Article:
One source of reactive oxygen under normal conditions in humans is the leakage of activated oxygen from mitochondria during oxidative phosphorylation. Other enzymes capable of producing superoxide are xanthine oxidase, NADPH oxidases and Cytochromes P450. Hydrogen peroxide is produced by a wide variety of enzymes including several oxidases. Disturbances in the normal redox state of cells can cause toxic effects through the production of peroxides and free radicals that damage all components of the cell, including DNA, lipids and proteins.
Selected Oxidative Damage Biomarkers
1. DNA damage
In nuclear and mitochondrial DNA, 8-hydroxydeoxyguanosine (8-OHdG), an oxidized nucleoside of DNA, is the most frequently detected and studied DNA breakdown product (1). Upon DNA repair, 8-OHdG is excreted in the urine. Several studies have indicated that urinary 8-OHdG is not only a biomarker of generalized, cellular oxidative stress but might also be a risk factor for cancer, atherosclerosis and diabetes (2-4).
8-OHdG is typically measured in both urine and serum/plasma samples. 8-OHdG is a hydroxyl radical-damaged guanine nucleotide that has been excised from DNA by endonuclease repair enzymes. Since repair is known to normally occur quickly and efficiently, the amount of excised DNA adducts in urine directly reflects the amount of damage within the entire body.
2. Lipid Damage
Lipid peroxidation refers to the oxidative degradation of lipids. It is the process whereby free radicals take up electrons from the lipids in cell membranes, resulting in cell damage. It most often affects polyunsaturated fatty acids, because they contain multiple double bonds that contain methylene-CH2- groups that possess especially reactive hydrogen groups.
8-epi-PGF2a (F2-Isoprostane) is the free Radical catalyzed non-enzymatic oxidation product of arachidonic acid (5).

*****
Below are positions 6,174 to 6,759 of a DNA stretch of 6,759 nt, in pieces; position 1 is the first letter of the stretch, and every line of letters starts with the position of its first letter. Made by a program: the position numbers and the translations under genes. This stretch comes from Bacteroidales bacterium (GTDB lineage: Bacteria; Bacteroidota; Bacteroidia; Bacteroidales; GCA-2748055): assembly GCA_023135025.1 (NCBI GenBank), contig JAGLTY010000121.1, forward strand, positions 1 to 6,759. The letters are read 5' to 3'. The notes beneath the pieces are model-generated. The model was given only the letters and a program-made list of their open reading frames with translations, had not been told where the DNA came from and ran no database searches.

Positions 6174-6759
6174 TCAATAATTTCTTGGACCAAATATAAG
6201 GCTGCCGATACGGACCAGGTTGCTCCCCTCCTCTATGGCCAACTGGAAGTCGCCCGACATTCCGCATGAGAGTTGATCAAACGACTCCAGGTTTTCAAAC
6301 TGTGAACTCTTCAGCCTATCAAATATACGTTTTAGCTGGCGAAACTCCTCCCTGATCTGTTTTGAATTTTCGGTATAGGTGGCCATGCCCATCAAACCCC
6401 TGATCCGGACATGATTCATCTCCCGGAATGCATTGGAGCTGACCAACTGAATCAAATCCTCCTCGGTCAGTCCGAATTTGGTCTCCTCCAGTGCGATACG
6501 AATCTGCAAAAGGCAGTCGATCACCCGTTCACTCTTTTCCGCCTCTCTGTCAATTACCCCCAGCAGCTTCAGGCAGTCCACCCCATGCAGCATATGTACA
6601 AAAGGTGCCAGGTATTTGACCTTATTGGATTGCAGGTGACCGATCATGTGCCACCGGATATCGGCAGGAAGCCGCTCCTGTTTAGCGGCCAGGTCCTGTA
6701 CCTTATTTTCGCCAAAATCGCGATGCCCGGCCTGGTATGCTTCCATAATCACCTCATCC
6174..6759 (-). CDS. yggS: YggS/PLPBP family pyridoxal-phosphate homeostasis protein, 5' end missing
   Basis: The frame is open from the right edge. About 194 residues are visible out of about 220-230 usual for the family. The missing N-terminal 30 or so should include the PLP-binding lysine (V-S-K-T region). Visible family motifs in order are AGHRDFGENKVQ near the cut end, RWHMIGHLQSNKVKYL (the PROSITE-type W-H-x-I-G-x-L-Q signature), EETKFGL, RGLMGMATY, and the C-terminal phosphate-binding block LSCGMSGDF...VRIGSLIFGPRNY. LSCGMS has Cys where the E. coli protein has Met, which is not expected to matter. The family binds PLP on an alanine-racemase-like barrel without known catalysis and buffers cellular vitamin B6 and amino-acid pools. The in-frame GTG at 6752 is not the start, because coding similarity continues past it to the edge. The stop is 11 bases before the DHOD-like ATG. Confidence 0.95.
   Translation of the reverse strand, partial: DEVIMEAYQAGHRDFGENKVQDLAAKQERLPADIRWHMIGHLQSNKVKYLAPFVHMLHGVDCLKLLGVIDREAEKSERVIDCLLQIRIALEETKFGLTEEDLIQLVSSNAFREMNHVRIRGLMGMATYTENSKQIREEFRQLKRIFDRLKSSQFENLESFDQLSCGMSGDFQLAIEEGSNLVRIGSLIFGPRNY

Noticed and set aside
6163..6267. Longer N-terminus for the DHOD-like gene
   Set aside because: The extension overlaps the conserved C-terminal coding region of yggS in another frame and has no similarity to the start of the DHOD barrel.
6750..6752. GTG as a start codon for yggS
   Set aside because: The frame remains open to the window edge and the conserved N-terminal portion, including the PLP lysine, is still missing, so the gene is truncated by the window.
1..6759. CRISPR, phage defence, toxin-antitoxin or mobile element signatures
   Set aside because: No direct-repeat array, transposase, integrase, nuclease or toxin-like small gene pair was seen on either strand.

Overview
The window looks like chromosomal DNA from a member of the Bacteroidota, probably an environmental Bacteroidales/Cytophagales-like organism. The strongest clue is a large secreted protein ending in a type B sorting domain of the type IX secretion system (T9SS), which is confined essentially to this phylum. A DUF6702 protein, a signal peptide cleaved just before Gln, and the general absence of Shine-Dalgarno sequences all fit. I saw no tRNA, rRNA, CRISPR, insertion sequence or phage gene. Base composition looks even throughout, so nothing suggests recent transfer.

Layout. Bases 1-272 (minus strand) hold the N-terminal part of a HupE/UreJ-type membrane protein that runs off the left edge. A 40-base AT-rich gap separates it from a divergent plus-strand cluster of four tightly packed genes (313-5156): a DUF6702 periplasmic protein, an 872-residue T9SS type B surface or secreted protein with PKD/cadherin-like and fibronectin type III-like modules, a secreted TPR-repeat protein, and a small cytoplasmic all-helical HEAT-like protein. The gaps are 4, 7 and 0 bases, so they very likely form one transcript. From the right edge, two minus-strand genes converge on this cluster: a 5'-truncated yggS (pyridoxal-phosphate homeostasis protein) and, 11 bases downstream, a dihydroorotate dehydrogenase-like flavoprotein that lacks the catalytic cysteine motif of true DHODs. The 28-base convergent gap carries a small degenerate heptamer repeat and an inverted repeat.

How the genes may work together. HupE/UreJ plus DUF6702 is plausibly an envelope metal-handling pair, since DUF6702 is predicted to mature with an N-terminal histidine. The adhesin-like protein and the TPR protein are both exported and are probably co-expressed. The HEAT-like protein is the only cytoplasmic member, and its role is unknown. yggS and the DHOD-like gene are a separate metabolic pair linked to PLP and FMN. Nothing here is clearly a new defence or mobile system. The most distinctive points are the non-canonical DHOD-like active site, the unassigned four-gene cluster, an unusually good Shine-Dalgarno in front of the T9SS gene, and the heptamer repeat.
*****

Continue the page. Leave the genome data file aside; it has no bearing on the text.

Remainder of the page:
Peroxidation of arachidonic acid occurs in cellular membranes and lipoproteins (i.e. LDL). The damaged lipid peroxide is excised from the cell wall into the serum and then excreted in urine. Unlike the reactive aldehydes, once isoprostanes are formed they are chemically stable and can be accurately measured in urine.
3. Protein Damage
Nitrotyrosine is formed in tissue or blood proteins after exposure to nitrosating and/or nitrating agents. Reactive nitrogen species such as peroxynitrite can nitrate specific amino acids, whether free or protein bound, and nitrotyrosine is believed to be one marker of this reaction (6,7). Nitrotyrosine has been widely studied and has been associated as a biomarker for several inflammatory disorders, such as Alzheimer’s disease, ALS, asthma, atherosclerosis, cardiovascular disease, COPD, coronary artery disease, Crohn’s, cystic fibrosis, diabetes, hypercholesterolemia, lung cancer, lung injury, MS, myocardial inflammation, osteoarthritis and rheumatoid arthritis.
1. Kim H.W., Murakami A., Williams M.V., and Ohigashi H. (2003) Carcinogenesis 24: 235-241.
2. Kowluru R.A., Atasi L., and Ho Y.S. (2006) Invest. Ophthalmol. Vis. Sci. 47: 1594-1599.
3. Bowers R. et al. (2004) Am. J. Respir. Crit. Care Med. 169: 764-769.
4. Cui J., Holmes E.H., Greene T.G., and Liu P.K. (2000) Faseb J. 14: 955-967.
5. Morrow, J.D. et al., (1990) PNAS 87; 9383-9387.
6. Beckman, et al (1993) Nature 364, 584.
7. Ayata, et al (1997) J. Neurosci. 17, 6908-6917.